Research indicates that more banks are being forced to lower lending rates due to stiff competition, economic uncertainty and lowered profits. The average rate for commercial and industrial loans dropped to 3.44% in May as banks eased standards for loans in an attempt to increase loan growth. Analysts have identified five banks in particular that stand as good investments as well as good places to look for a loan: BB&T, Fifth Third Bancorp, KeyCorp, SunTrust Banks and Huntington Bancshares. For more on this continue reading the following article from The Street.
It appears that a combination of lower interest rates and stiff competition between banks has made commercial and industrial loans cheaper for businesses.
Several banks reported solid growth in the commercial and industrial lending segment during the second quarter, although overall loan growth remained muted as loan balance continue to shrink.
Banks have, however, seen the yields on their commercial loans decline, as heightened competition is pressuring lending rates. Moreover, the decline in short-term interest rates has also affected the pricing of variable loans.
This, even as earlier loans made at higher interest rates get renewed at lower rates.
According to the Federal Reserve’s Terms of Business Lending data, the average lending rate for commercial loans by banks during the first week of May was 3.44%.
The April 2011 Senior Loan Officer survey also found that banks continued to ease standards and terms for C&I loans. The majority of respondents that had eased standards and terms on C&I loans cited increased competition from other banks and nonbank lenders as the most important reason for the easing.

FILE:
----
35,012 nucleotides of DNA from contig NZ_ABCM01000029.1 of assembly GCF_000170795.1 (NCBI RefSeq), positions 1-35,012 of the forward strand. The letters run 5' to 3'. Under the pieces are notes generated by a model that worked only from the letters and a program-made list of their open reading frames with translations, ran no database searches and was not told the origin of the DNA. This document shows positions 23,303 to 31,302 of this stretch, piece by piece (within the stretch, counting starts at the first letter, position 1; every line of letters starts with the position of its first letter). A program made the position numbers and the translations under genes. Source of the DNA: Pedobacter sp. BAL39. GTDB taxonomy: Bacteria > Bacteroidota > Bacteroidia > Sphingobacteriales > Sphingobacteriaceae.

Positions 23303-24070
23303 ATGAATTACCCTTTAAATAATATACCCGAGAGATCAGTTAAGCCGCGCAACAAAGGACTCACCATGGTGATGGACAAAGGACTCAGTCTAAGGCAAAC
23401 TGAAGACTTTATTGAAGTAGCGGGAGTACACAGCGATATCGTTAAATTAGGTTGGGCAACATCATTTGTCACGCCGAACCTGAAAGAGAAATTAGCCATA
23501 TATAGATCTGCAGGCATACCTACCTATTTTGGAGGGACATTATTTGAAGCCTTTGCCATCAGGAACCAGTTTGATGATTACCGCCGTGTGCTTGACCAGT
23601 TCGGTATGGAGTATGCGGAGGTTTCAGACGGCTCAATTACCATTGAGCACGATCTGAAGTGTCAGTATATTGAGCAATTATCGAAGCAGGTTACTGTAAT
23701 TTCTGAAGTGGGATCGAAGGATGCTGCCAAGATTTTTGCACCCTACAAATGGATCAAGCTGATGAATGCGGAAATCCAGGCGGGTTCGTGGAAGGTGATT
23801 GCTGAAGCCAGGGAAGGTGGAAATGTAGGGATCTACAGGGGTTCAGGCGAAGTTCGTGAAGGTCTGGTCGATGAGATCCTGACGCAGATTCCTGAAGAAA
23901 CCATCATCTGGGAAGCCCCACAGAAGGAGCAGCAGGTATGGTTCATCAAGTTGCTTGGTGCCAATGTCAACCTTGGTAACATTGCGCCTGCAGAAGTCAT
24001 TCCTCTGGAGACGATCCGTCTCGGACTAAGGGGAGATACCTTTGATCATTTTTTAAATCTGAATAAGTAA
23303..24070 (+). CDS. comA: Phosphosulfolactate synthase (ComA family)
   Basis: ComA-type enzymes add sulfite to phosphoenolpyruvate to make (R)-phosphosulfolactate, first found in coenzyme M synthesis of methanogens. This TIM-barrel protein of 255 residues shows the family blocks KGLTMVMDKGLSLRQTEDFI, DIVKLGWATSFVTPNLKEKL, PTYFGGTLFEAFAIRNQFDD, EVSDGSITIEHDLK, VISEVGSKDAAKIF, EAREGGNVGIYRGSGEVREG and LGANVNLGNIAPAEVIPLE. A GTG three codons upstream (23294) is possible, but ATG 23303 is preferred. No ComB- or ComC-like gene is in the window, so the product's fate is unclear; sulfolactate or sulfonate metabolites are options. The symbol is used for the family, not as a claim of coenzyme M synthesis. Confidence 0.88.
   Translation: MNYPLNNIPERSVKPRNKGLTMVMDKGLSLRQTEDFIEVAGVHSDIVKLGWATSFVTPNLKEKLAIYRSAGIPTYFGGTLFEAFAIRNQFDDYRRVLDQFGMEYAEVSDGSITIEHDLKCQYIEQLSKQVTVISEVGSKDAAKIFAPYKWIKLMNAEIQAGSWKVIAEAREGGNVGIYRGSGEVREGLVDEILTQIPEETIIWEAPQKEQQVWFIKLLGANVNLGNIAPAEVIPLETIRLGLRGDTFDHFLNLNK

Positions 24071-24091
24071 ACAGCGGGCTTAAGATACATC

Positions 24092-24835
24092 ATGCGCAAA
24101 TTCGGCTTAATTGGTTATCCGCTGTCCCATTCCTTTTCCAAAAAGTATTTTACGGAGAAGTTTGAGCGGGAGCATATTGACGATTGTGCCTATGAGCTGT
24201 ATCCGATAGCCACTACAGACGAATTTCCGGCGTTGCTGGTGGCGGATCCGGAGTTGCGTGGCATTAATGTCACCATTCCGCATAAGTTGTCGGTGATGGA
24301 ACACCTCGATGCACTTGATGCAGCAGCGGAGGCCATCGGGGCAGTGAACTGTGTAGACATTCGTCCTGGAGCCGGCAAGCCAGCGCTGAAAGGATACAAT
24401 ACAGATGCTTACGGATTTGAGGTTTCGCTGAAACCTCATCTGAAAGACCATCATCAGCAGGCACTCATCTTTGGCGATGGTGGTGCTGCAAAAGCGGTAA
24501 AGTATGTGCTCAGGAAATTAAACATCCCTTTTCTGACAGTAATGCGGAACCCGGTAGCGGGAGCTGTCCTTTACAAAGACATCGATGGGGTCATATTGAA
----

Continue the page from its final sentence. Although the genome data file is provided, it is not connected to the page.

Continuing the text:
Some banks that had eased standards and terms also pointed to a more favorable or less uncertain economic outlook.
Large and middle market firms have been the biggest beneficiary of this trend, with banks yet to report stronger loan growth in small businesses.
For banks, the rebound in business loans bodes well, but analysts are worried that they may be unable to grow their commercial loan portfolio without hurting margins or worse, lower credit standards.
Regional banks tend to have a bigger exposure to the commercial and industrial lending segment. Here are five regional banks identified by BMO Capital Markets that saw a sequential decline in commercial loan yields.
North Carolina-based BB&T (
The company reported second-quarter net income available to common shareholders of $307 million, or 44 cents a share, compared to $225 million, or 32 cents a share in the first quarter and $210 million, or 30 cents a share, in the second quarter of 2010.
BB&T’s net interesting margin — the difference between the bank’s average yield on earning assets and it average cost for deposits and borrowings — increased to a solid 4.15% during the second quarter from 4.01% the previous quarter,. Management projected that the margin will remain in the 4.05% to 4.10% range throughout the remainder of 2011, driven by “lower yields on loans, a less favorable asset mix and a slightly higher cost of long-term debt.”
Average total loans and leases held for investment, excluding the impact of loan runoff, increased 3.4% on an annualized basis. Average commercial and industrial loans increased an annualized rate of 2.6% during the quarter. New C&I production was up an annualized 10% compared to the first quarter.
Loan yield decreased 3 basis points versus the third quarter. However, yields on commercial and industrial loans declined by a steeper 10 basis points to 4.25% from 4.35% in the first quarter.
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During the earnings conference call, management acknowledged pricing pressures in the middle market segment and also said they were beginning to see structural issues developing in and around tendering term and other deal structure issues. The bank, however, said that it was “choosing not to participate in those areas.”